Adam admitted that, as a child, he resented having to share his father with the world. It would be years until he fell in love with the fans who made Nimoy a TV icon.

"You just want to be alone with your family," he explained. "And my dad was always very patient, always willing to give you an autograph. . . . It was challenging for me."

Adam noted that Nimoy came from a generation where emotions just weren’t as frequently discussed as they are today. He wondered how that impacted their relationship.

"Even when ‘Star Trek’ became this huge success, his parents didn’t express themselves with him," said Adam. "I never heard them say they were proud of him, that they loved him, or really acknowledge his accomplishments. I knew they enjoyed the success. . . . They were downright giddy that there was so much attention around my father, that he was doing so well. The fans even showered their love and affection towards my grandparents, and they loved that. They would even share fan letters with us, and they were almost embarrassed by it. But I never, ever heard them say any words of affection to my dad. And I know they loved my dad."


"… I wanted to break that cycle," Adam reflected. "With my children, I was very demonstrative, very involved. I’m a different person than my dad was. . . . I expressed feelings of love and pride and joy of just being with them… But for my dad, it was very difficult for him to break that cycle. . . . My grandparents were Russian immigrants who came to America and were shellshocked when they got here. It was all about survival. That’s what it was for Leonard."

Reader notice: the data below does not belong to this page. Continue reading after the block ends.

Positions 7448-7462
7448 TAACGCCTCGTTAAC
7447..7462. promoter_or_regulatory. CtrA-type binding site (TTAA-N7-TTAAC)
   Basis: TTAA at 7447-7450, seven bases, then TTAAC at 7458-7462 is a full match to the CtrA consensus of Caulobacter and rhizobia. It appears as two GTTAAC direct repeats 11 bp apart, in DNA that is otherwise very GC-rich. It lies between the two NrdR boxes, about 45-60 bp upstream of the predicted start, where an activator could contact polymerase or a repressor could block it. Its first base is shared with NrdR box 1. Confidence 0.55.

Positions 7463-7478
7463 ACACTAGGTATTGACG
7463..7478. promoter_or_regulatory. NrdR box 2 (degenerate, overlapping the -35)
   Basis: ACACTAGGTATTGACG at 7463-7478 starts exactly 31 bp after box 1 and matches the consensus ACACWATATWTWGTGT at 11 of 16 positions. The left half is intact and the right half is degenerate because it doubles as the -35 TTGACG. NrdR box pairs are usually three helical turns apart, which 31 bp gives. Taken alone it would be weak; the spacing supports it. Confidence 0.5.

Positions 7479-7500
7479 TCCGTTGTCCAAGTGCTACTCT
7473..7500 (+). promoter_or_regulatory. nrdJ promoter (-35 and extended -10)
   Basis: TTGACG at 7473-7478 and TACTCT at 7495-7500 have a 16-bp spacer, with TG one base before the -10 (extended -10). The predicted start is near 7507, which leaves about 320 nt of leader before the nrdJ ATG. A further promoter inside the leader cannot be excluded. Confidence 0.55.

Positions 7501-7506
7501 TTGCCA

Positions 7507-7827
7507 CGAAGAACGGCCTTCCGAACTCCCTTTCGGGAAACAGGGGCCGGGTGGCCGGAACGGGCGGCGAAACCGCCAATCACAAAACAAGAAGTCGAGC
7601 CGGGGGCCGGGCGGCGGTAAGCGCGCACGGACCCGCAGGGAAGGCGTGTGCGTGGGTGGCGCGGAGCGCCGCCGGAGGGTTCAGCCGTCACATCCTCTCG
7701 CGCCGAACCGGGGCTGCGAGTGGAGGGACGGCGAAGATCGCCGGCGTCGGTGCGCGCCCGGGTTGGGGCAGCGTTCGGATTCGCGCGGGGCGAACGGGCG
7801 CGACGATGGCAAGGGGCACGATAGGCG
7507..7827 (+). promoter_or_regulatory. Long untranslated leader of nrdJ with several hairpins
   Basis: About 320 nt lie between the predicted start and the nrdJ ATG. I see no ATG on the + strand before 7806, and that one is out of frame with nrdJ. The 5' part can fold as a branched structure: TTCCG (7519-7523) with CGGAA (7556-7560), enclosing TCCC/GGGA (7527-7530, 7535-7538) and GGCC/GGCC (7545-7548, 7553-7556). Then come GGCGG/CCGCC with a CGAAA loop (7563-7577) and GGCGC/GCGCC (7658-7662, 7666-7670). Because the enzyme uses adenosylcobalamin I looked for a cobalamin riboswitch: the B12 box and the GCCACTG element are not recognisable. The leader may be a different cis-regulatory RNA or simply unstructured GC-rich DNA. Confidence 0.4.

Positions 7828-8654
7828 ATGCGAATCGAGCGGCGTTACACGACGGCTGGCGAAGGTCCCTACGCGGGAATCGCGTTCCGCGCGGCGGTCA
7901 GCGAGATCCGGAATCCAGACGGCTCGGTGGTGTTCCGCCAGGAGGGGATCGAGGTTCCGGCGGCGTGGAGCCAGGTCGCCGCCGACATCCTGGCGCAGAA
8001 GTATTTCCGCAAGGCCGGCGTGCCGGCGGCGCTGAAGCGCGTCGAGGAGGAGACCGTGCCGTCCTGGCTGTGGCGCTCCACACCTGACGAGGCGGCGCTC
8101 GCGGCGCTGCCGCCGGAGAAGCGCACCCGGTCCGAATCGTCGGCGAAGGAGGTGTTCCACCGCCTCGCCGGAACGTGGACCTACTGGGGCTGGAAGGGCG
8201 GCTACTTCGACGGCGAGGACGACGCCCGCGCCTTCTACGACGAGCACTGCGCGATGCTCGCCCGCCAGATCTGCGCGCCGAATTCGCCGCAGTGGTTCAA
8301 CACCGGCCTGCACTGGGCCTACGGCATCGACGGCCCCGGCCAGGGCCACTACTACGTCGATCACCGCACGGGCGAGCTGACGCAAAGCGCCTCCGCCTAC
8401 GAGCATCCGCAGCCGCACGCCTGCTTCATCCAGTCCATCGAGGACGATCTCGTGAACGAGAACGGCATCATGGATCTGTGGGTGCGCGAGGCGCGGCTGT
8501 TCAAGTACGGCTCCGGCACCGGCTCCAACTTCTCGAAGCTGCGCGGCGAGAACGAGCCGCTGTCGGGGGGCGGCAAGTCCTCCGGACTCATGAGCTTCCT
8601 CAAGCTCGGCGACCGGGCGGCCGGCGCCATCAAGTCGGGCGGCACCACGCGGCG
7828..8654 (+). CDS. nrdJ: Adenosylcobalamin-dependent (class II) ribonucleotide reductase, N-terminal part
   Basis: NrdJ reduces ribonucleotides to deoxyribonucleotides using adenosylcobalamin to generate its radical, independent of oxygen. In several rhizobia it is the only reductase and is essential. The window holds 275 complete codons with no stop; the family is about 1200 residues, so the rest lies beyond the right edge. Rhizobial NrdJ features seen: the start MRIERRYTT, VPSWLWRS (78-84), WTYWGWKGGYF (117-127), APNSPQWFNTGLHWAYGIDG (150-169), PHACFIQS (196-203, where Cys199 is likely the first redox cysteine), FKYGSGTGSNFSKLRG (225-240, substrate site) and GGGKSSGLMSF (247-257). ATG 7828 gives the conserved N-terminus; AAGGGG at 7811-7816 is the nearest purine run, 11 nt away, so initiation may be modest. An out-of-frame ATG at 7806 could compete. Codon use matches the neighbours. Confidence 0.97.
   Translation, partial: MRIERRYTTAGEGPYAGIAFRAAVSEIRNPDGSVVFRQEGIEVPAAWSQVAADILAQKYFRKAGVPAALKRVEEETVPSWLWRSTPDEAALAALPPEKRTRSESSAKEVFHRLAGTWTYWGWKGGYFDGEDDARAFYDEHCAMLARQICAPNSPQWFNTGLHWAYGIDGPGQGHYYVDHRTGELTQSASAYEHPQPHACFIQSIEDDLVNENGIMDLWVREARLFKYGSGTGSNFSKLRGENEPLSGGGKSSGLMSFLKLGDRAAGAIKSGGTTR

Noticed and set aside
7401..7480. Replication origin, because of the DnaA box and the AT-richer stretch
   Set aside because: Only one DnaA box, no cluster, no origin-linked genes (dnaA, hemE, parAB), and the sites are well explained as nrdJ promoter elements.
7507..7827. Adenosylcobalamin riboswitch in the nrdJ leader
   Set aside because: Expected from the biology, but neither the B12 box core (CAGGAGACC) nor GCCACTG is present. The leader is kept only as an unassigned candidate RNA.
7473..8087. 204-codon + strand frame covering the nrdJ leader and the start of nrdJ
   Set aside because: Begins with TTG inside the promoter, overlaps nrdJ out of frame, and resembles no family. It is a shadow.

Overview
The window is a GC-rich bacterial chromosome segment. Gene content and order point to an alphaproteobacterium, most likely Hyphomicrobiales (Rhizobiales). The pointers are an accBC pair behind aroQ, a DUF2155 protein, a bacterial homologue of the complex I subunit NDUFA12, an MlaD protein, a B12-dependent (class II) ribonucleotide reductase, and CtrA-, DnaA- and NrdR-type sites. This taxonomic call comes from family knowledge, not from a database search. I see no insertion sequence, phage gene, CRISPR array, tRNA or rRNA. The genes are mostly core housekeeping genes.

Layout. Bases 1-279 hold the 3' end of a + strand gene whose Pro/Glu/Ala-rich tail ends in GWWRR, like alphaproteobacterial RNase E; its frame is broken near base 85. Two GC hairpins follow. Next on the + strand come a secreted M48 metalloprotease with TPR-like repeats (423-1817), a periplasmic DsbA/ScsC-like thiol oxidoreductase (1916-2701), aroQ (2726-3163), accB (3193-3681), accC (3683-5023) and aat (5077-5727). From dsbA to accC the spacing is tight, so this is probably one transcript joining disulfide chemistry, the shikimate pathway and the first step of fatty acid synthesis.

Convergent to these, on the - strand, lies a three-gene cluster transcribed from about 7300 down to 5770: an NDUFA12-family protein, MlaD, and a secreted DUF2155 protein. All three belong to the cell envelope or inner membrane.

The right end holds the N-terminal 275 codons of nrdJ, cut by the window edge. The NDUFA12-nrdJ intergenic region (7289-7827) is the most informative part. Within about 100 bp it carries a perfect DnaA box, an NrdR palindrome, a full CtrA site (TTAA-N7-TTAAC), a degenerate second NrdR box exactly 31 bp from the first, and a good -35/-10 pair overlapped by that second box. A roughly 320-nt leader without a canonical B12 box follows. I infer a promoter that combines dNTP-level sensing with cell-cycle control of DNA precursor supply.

"Leonard was all about survival," Adam added.

In his lifetime, Nimoy struggled with alcoholism. The BBC previously reported that the strain of working on "Star Trek" drove him to drink. Adam wrote that the first Alcoholics Anonymous meeting he ever attended was in the mid-‘90s when Nimoy was "newly sober." Adam struggled with his own addictions, including alcohol and marijuana.

"It was weird," Adam admitted to Fox News Digital about going to AA with Nimoy. "It was just like, ‘Is this our new father-son outing? Are you trying to tell me something? Do you want me to join the program, or do you want to show me the work you’ve been doing in the program?' It wasn’t clear to me. . . . I never knew what he was thinking. . . . It was really hard to tell what his motivation was. But I went along with it."

"I thought it was fine and interesting except when I found out what the 12 steps of recovery were," Adam continued. "It infuriated me. One of the steps is making a list of people you have harmed and becoming willing to make amends to those people. And my dad never made amends to me. . . . It just made me so angry that he was skipping over those steps. I was turned off by the program. It was a very negative experience, even though I didn’t express those feelings to him."